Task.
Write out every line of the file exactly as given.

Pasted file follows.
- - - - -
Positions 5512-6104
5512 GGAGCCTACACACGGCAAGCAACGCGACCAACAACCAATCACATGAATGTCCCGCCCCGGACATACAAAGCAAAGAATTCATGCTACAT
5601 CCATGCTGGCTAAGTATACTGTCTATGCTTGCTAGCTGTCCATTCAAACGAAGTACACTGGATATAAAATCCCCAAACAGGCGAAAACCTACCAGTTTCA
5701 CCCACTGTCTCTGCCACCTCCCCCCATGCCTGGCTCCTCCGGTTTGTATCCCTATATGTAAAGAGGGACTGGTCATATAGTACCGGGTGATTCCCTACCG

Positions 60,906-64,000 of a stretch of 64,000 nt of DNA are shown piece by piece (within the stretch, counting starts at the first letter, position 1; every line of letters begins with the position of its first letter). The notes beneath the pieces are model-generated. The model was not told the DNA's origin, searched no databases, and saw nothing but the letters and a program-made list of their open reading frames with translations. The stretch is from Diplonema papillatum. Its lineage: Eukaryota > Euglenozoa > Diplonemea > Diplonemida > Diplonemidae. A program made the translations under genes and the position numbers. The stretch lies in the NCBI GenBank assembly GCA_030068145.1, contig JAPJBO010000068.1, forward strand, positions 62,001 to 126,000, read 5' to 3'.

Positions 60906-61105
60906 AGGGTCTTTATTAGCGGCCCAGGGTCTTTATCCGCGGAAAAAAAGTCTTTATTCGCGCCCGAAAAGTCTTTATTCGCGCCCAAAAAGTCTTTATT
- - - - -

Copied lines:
Positions 5512-6104
5512 GGAGCCTACACACGGCAAGCAACGCGACCAACAACCAATCACATGAATGTCCCGCCCCGGACATACAAAGCAAAGAATTCATGCTACAT
5601 CCATGCTGGCTAAGTATACTGTCTATGCTTGCTAGCTGTCCATTCAAACGAAGTACACTGGATATAAAATCCCCAAACAGGCGAAAACCTACCAGTTTCA
5701 CCCACTGTCTCTGCCACCTCCCCCCATGCCTGGCTCCTCCGGTTTGTATCCCTATATGTAAAGAGGGACTGGTCATATAGTACCGGGTGATTCCCTACCG

Positions 60,906-64,000 of a stretch of 64,000 nt of DNA are shown piece by piece (within the stretch, counting starts at the first letter, position 1; every line of letters begins with the position of its first letter). The notes beneath the pieces are model-generated. The model was not told the DNA's origin, searched no databases, and saw nothing but the letters and a program-made list of their open reading frames with translations. The stretch is from Diplonema papillatum. Its lineage: Eukaryota > Euglenozoa > Diplonemea > Diplonemida > Diplonemidae. A program made the translations under genes and the position numbers. The stretch lies in the NCBI GenBank assembly GCA_030068145.1, contig JAPJBO010000068.1, forward strand, positions 62,001 to 126,000, read 5' to 3'.

Positions 60906-61105
60906 AGGGTCTTTATTAGCGGCCCAGGGTCTTTATCCGCGGAAAAAAAGTCTTTATTCGCGCCCGAAAAGTCTTTATTCGCGCCCAAAAAGTCTTTATT